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April 11, 2011 3:26 PM

We Must Prioritize Virtual Transportation Over Physical

Reading headlines this morning about $5 a gallon gasoline being on the horizon awoke in me a renewed sense of urgency towards our transition from physical to virtual transportation of goods and people.

As a society and an economy we've taken for granted how relatively inexpensive it is to transport goods and people over distances large and small. Yet as the cost of fuel rises it shifts the economics of anything that relies on access to cheap physical transportation, from moving goods, to maintaining a city, to conducting business.

While some frame the benefits of virtual transportation--which includes things like online movies instead of DVDs, automated sensor networks, and virtual meetings--in terms of how it replaces the need for the costly physical transportation of goods and people, I think it actually goes a step further.

I believe that virtual transportation isn't just a nice-to-have complement to physical transportation. And virtual transportation doesn't only provide opportunities to introduce new efficiencies into existing ways of doing business.

In the face of ever-rising fuel prices, I see fully embracing virtual transportation as an absolute necessity if we want to able to maintain our quality of life and not have to make tremendous sacrifices as the cost of physical transportation increases.

When the cost of fuel rises so too ultimately will the cost of physical forms of media. Governments facing ever tighter budgets will have to make decisions about what maintenance to pay for or not. And businesses may need to limit the face-to-face meetings they have to lower their transportation budgets.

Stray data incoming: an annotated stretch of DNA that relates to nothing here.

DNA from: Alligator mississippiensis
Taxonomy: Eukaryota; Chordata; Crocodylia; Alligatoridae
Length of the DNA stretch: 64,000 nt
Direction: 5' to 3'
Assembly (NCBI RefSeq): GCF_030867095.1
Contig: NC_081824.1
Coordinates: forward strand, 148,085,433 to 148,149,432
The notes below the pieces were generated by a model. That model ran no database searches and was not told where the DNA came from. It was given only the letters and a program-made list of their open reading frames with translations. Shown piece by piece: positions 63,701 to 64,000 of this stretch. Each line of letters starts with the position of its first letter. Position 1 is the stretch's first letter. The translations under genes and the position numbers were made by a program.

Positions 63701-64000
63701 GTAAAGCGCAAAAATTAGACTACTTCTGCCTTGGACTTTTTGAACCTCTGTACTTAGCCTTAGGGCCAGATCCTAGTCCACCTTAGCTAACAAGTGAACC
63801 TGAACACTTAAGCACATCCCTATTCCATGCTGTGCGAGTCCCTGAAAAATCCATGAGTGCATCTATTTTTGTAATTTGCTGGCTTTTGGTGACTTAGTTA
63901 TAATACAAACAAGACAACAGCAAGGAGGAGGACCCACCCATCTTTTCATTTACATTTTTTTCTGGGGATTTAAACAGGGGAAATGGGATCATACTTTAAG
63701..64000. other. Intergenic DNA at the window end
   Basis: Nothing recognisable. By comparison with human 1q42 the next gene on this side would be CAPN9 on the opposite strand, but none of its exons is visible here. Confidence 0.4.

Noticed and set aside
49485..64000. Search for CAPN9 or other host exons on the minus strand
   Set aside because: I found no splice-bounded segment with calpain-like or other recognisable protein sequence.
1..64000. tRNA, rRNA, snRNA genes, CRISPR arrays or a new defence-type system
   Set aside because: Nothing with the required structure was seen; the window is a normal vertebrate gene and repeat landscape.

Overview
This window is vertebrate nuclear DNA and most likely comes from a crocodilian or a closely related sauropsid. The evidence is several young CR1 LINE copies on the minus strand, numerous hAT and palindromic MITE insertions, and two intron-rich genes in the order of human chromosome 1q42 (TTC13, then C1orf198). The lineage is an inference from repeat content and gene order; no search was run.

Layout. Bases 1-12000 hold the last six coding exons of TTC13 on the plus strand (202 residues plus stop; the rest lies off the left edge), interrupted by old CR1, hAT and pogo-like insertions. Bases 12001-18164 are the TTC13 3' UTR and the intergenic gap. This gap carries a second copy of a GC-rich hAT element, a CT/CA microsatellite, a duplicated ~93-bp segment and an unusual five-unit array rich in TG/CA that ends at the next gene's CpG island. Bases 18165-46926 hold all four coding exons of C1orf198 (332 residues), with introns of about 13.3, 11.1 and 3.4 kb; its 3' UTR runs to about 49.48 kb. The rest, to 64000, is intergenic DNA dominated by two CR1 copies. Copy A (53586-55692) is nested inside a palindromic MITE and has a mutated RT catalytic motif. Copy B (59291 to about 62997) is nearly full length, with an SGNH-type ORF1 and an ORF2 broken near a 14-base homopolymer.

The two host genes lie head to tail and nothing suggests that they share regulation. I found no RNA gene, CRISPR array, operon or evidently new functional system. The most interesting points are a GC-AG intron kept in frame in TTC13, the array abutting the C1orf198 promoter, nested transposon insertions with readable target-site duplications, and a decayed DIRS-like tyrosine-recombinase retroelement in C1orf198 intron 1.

Yet we don't have to sacrifice even as fuel costs go up if we take advantage of all that virtual transportation has to offer in terms of replacing the need for physical transportation. We'll still be able to access all the media we want and more, we'll have smarter cities that can maintain themselves, and we'll be able to conduct business without limitations, all made possible by various forms of virtual transportation.

But the only way that'll happen is if we stop talking about virtual transportation as a nice idea in theory and start putting these ideas into action en masse across our society.

Let's build on the early successes already being realized and start putting a greater emphasis on making virtual transportation a national priority.

Because doing so won't just be good for the environment and our pocket books, it'll also help us preserve our quality of life in the face of mounting fuel costs.

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